Address to National Workers Memorial Inauguration Ceremony, Canberra
- Minister for Employment and Workplace Relations, Financial Services and Superannuation
[Check against delivery]
One of the privileges of being a parent and a husband is that special, amazing time of day when you come home from work.
You open the gate, walk up the path and unlock the door.
And you’re home.
There are your kids.
The little 3-year-olds who scream out daddy and hug you, primary school kids running around, the teenagers who just grunt and barely lift their head from the screen.
Your wife—who smiles at you provided you’re in the good books.
The dog—definitely, unequivocally always happy to see you.
This is what life is all about.
It is the preservation of this moment, and the tragedy of its loss, that has brought us together here at this place.
This place is a special place for our nation.
It’s not a hallowed battlefield which gave birth to songs and poems.
Or the site of a declaration of nationhood or rebellion.
By erecting this monument, we tie the lives and memories and families of thousands of Australians to this place.
We stand here in this place as a mark of respect from a civilised community as an expression of failure and regret.
That’s what all memorials are, and this one is no different.
This is a symbol of the mourning for those lost too early from our tribe Australia.
The missing music from the fabric of our lives.
The humour, intelligence, love they took with them.
The sadness, guilt and memories they left behind.
This is a place at least where families can come and try to resummon the faces and voices of their mothers and fathers, children, husbands and wives, brothers and sisters.
A place to finish the unfinished conversation—the words of love and affection which sat in the heart but never passed the lips before it was too late for them to be heard and felt.
This is also a totem of our shared commitment that as a country we can and must do better.
Industrial activity has killed some of our own in these modern times when we can reach the outer universe but cannot completely fix the wheels of industry.
That thousands of Australians will die as a result of industrial disease this year is unacceptable.
That 45 of us have already died traumatically at work this year is unacceptable.
These deaths are not heroic—they’re tragic, they’re pointless and painfully predictable in too many cases.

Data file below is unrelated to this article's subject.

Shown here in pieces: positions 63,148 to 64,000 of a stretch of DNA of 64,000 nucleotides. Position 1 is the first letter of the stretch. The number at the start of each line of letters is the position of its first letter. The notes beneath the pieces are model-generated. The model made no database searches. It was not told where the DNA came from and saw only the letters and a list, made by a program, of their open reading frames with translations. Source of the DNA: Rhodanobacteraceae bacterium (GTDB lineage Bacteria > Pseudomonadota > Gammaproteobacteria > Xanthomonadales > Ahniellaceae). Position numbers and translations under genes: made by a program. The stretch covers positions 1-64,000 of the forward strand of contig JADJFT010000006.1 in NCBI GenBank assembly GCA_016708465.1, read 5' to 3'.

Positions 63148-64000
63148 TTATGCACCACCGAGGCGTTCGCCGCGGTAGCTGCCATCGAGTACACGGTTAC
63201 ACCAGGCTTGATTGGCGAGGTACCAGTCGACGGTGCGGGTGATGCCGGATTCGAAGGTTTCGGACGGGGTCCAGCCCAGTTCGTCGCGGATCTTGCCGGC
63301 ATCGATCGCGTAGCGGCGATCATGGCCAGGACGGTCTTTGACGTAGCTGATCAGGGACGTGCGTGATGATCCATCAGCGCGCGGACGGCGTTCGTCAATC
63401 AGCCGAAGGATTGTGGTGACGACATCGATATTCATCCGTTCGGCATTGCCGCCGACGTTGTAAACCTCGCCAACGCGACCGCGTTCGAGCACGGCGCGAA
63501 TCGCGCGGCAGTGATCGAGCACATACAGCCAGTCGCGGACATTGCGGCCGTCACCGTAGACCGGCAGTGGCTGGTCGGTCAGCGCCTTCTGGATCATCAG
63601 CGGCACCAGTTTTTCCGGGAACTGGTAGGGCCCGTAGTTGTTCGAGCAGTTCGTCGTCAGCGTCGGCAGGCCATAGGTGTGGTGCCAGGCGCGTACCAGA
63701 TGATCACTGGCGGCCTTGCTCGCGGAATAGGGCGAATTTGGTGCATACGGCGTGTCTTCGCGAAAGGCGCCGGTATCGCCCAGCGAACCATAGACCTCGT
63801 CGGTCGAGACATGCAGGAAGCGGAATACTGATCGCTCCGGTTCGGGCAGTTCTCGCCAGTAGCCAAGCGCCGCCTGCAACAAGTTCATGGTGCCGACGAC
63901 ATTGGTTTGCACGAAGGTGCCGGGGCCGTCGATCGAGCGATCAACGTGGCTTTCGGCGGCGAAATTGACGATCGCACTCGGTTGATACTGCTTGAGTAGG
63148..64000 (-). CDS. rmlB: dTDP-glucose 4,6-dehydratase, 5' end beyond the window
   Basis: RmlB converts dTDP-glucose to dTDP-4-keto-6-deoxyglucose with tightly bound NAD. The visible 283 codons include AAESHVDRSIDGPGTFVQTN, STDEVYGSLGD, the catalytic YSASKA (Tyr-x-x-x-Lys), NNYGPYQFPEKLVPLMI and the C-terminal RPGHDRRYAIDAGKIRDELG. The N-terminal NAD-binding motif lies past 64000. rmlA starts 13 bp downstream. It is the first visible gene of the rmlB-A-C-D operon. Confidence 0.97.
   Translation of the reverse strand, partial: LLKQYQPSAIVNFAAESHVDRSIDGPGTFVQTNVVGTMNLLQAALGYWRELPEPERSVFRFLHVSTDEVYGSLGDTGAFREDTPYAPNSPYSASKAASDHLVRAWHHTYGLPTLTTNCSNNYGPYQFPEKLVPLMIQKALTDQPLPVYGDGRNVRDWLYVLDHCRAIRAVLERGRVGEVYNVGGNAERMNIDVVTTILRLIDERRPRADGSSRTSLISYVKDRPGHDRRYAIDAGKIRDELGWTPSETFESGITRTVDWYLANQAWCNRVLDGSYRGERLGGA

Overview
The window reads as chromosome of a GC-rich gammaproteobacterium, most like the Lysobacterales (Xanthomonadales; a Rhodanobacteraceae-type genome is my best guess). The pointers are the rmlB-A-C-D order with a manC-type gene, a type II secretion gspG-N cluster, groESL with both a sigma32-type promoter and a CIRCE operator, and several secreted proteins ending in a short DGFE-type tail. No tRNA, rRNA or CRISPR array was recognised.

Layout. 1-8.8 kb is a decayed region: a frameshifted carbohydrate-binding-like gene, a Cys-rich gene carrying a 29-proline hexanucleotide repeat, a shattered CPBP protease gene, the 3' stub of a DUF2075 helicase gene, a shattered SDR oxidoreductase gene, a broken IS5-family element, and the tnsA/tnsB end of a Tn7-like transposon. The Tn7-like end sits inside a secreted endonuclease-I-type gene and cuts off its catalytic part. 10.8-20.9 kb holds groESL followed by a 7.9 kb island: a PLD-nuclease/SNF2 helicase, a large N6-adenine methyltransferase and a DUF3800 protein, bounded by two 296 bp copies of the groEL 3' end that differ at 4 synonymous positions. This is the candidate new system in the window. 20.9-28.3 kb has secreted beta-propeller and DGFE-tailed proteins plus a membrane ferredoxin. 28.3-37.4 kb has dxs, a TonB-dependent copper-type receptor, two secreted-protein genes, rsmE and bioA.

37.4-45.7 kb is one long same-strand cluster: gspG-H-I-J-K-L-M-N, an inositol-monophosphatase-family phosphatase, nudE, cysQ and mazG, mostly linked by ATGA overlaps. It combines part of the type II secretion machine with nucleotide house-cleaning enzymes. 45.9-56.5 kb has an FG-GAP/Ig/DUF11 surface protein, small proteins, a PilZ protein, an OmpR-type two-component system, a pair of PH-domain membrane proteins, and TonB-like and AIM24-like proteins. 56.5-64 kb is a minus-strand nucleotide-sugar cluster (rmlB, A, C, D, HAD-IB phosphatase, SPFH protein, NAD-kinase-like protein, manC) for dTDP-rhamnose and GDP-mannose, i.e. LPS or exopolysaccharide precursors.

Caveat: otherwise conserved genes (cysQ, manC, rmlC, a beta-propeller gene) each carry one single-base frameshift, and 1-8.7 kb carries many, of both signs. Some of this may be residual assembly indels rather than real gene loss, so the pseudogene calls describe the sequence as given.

We stand not to express awe at heroes but to hold our hands over our hearts and think quietly in the recesses of our minds—those private places where only truth can live for long.
The average age of a worker who is killed on the job is 37.
Thirty-seven: the age Albert Einstein published his theory of relativity and changed the world.
Imagine what our nation has lost through the premature deaths of our fellow Australians.
We think of what might have been, what wasteful death with each such death at or as result of work, a line of humanity comes to an end; the lifeline of each person and their possibilities come to an end.
The remaining family ‘die’ as a result. Many times those little deaths we experience throughout life.
I know families never ‘get over it’; that some healing occurs, but mostly in a matter of developing a strategy to live with the emptiness, with the vacuum created by such deaths.
It is impossible to give these deaths meaning.
Because we know they are preventable. They are not accidents.
Let me declare this: in by far most deaths and serious injuries, these are predictable safety failures.
It’s not a systems’ failure or risk assessment failure, or hazard identification failure…and all those other handsome words without tears.
It is the failure that springs as a ready-made monster from the knowing tolerance of small daily hazards at the daily tasks.
It’s the small daily hazards which left unchecked ‘gang up’ on a worker and kill them.
Our commitment to do better begins by not tolerating these small daily hazards—that’s how this long journey starts, by everyone knowing that even small safety failures will not be tolerated at any workplace.
I know this commitment has the support of business, and is bi-partisan.
And I know the trade unions promote this idea every day in Australian workplaces.
I have witnessed workplace failures.
I have witnessed the stunned eyes of pain—'how could this happen?’ they ask.
This place brings it home to me—yet again—that my own kids will be in the workforce soon enough. What standards will they work in?
I cringe to think more sons and daughters are going to be killed and seriously injured as we speak.
I ask captains of industry, and I ask union leaders, and I ask workers…do not accept poor OH&S standards quietly.
Do not accept near enough is close enough.
Do not accept silence about health and safety standards.
Too often it ends up in the prolonged silence a place like this generates.
We can honour and commemorate our workplace deaths but we cannot lift the final silence. Now it’s too late for so many.
But it isn’t for us. We do not accept the silence of convenience.
We must do better, we can do better, and it is my hope that this memorial need not accumulate any more memories and tears and mourners in the years and decades to come.
I thank you. [Ends]